Bite of Learning: Backing Up Your Digital Data

In early April, I presented at a Bite of Learning on the topic of backups, titled “Backing Up Your Digital Data”.

Many important files are stored on computer hard drives these days.  For example, you may have irreplaceable photos or videos, important financial documents, and so on.

A lot of home consumers consider their computer to be one big appliance, like a toaster.  What they may not know is that there are many distinct components inside a typical computer, and one of them is the hard drive.  The hard drive is the place where your digital data is stored, and if anything were to happen to it, your data might be lost forever!

In 2007, Google performed a massive study on hard drive failure trends.  If you’re interested in seeing the whole report, it can be found here:

What they found was:
– hard drive failures can be unpredictable, with more than half of drives failing without any self-warning
– failure rates generally did not correlate to drive usage

So how should most people back up their data to prevent loss?
Comprehensive backup consists of two parts: local backup and offsite backup

Local backup is fast and quick to recover, but because they are in a similar location, they are also susceptible to many of the same risks that your computer’s hard drive faces.

Offsite backup provides protection against local disasters and local theft, but takes longer to recover from since the data has to be recovered from a distance.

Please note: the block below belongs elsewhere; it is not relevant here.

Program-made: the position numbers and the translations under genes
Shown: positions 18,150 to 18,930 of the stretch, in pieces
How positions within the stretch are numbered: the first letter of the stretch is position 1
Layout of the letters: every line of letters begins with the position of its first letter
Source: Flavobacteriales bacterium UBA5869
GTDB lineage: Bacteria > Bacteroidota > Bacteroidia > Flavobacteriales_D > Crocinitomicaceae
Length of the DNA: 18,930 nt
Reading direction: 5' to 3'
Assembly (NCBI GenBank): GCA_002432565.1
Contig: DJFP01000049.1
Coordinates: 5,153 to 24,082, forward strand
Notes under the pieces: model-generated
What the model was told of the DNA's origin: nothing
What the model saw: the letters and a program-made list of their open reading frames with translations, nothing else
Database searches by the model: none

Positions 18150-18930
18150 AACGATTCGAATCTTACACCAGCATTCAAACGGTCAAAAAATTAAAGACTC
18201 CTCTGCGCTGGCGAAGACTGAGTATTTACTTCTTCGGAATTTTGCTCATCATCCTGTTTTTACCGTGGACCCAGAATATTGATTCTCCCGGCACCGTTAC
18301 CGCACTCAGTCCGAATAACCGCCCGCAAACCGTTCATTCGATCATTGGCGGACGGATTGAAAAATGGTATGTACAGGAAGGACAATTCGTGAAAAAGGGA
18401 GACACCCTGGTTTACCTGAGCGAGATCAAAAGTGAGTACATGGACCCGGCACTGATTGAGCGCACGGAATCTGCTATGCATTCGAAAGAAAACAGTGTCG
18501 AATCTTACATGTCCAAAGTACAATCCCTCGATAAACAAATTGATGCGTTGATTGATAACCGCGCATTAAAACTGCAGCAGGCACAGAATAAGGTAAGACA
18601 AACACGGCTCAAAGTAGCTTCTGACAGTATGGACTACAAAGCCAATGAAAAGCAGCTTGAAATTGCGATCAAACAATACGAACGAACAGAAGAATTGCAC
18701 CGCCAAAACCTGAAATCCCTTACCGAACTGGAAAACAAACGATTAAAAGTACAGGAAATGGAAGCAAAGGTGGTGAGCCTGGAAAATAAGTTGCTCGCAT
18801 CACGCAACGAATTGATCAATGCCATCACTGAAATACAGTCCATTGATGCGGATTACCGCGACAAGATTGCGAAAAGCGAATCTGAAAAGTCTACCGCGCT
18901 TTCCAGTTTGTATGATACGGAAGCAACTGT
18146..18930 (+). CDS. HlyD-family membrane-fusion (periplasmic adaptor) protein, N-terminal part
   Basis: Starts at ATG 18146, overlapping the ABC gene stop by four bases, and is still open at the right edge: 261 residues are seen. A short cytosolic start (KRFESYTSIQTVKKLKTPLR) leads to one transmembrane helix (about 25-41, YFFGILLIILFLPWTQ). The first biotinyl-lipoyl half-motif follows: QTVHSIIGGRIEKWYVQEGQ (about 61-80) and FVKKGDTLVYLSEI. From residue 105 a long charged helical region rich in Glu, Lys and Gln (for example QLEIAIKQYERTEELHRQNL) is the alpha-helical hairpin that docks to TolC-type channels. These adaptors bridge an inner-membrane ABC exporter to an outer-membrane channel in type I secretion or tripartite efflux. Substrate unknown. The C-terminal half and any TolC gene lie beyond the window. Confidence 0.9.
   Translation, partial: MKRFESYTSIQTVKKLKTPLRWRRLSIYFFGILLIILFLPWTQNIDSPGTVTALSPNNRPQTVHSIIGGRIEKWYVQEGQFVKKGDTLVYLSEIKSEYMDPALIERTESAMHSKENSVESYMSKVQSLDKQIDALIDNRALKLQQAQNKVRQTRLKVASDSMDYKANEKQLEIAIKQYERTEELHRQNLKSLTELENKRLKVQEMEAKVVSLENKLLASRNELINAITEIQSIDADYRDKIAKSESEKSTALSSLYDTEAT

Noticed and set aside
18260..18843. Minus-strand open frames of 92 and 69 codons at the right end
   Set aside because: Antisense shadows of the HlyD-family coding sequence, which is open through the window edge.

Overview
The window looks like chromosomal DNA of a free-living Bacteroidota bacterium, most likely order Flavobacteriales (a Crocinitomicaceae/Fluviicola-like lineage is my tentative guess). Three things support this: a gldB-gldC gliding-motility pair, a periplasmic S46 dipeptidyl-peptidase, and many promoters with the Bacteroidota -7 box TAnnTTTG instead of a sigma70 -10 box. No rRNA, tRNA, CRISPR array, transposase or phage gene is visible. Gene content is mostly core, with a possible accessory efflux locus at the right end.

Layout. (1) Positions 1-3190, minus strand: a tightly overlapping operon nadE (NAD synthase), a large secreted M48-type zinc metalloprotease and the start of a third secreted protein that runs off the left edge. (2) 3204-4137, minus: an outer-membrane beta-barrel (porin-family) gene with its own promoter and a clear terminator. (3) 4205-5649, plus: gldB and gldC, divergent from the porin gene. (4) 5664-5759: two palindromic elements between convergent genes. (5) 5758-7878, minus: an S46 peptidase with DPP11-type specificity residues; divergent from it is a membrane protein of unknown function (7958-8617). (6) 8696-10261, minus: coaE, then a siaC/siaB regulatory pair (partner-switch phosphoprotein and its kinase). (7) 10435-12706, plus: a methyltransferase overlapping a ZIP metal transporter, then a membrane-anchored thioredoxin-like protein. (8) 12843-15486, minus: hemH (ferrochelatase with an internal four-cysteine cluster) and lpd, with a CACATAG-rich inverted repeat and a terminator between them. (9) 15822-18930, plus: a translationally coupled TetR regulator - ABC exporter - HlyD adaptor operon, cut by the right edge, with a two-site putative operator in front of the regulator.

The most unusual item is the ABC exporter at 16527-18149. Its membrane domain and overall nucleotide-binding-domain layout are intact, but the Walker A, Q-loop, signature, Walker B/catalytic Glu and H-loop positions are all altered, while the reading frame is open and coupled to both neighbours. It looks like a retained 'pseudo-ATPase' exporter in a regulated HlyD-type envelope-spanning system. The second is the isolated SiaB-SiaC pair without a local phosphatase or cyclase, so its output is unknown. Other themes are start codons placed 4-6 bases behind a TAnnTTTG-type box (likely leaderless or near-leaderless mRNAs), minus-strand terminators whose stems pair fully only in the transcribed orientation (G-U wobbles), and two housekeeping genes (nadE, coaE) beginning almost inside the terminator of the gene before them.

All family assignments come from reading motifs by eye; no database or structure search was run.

As a result, the best plan is to combine a local backup with offsite backup.

Local Backup
for OS X, we recommend an external hard drive with Time Machine
– for Windows, we recommend the built-in Windows Backup utility, or Acronis True Image Home
– for Linux, we recommend rsync

Offsite Backup
for automated backup, we recommend MozyHome or Carbonite
– for manual file backups, we recommend Dropbox
– all of these services offer free accounts, but to backup a lot of data, you’ll want to get a paid account

If you’d like to see the slides from the presentation, they’re available here:

Calvin Tong – Bite of Learning – Backing Up Your Digital Data

One Reply to “Bite of Learning: Backing Up Your Digital Data”

  1. Thanks Calvin – very useful. I think that I am going to go the Carbonite route. I don’t like the Mozy filesize restricitons. I am also backing up locally.

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